The majority of the interventions found were graded as weak using the Quality Assessment Tool for Quantitative Studies. This is not to say that the interventions themselves were of low quality, but rather the design that was used to quantitatively test the studies was not judged to be of strong quality. Some of these studies reported no significant effect of the intervention on outcome measures while others reported robust effects. However, given the design quality of these studies it is difficult to judge the true effect of these interventions. Additional research is needed to clarify the efficacy of these studies. The Ask diary and Women Be Healthy curriculum both had moderately strong designs. No evidence was found for the use of the Ask diary, though the authors suggested that a different study design and study length may be needed to pick up any effect of the intervention. Some support was found for the Women Be Healthy program but significant issues such as contamination of the sample and limitations of outcome measures made it difficult to assess the true effect of the program. The Health Matters curriculum and the Bergstrom study were the only two interventions rated as having a strong design. The Health Matters program reported significant changes after the completion of the program in several key areas, such as nutritional habits, knowledge, and exercise frequency. The Bergstrom study had a significant increase in steps per day as measured by pedometers but other outcome measures were nonsignificant.
Overall, there is preliminary evidence that behaviorally based health promotion interventions are effective for people with ID. The results of this review showed that recruiting for and conducting behaviorally based health interventions in this population are feasible and that a wide variety of service agencies and health care providers are willing to participate. In terms of effective interventions it is the opinion of this reviewer that, given the strength of study design and positive outcomes, the Health Matters curriculum had the most empirical support. That being said, the field of health promotion for people with ID is relatively new and does not contain enough evidence to suggest any type of “gold standard” intervention and all of the studies reviewed in this paper would benefit from additional research.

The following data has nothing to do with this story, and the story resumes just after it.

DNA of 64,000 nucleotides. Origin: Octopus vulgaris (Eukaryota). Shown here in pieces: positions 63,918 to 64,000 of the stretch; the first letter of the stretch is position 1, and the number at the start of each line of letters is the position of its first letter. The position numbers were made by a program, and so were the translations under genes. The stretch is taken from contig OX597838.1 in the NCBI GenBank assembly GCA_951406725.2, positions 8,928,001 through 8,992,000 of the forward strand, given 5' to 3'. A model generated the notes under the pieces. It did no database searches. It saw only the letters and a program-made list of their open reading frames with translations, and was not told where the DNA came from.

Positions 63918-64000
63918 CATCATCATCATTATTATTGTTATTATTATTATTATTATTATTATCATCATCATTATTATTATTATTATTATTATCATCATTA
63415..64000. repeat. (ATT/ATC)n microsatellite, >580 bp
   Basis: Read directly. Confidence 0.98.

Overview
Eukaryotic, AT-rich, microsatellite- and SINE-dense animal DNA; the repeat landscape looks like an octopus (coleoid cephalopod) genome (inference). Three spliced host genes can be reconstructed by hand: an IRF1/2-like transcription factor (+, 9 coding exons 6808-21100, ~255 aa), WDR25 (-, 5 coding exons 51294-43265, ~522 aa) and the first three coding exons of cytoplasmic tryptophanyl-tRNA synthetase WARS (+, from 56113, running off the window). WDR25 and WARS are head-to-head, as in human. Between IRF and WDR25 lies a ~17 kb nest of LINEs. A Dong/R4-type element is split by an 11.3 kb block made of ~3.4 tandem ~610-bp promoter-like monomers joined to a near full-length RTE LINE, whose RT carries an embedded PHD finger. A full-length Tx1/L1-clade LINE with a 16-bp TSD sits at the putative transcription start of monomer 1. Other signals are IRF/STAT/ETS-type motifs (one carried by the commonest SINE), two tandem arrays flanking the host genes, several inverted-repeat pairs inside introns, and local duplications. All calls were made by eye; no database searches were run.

Conclusions and Limitations
Thirteen studies examining the efficacy of health promotion programs that targeted behavioral change were reviewed. Several of the programs were adaptations of programs that were initially developed for people without disabilities but most of the programs were developed specifically for adults with ID. All of the studies were published later than 2000, and most of the studies were published in the past 5 years. Health promotion in this population is a fairly new research topic but seems to be growing and evolving. The health promotion interventions were evaluated using the Quality Assessment Tool for Quantitative Studies. Only two studies were judged to have strong methodology using this instrument.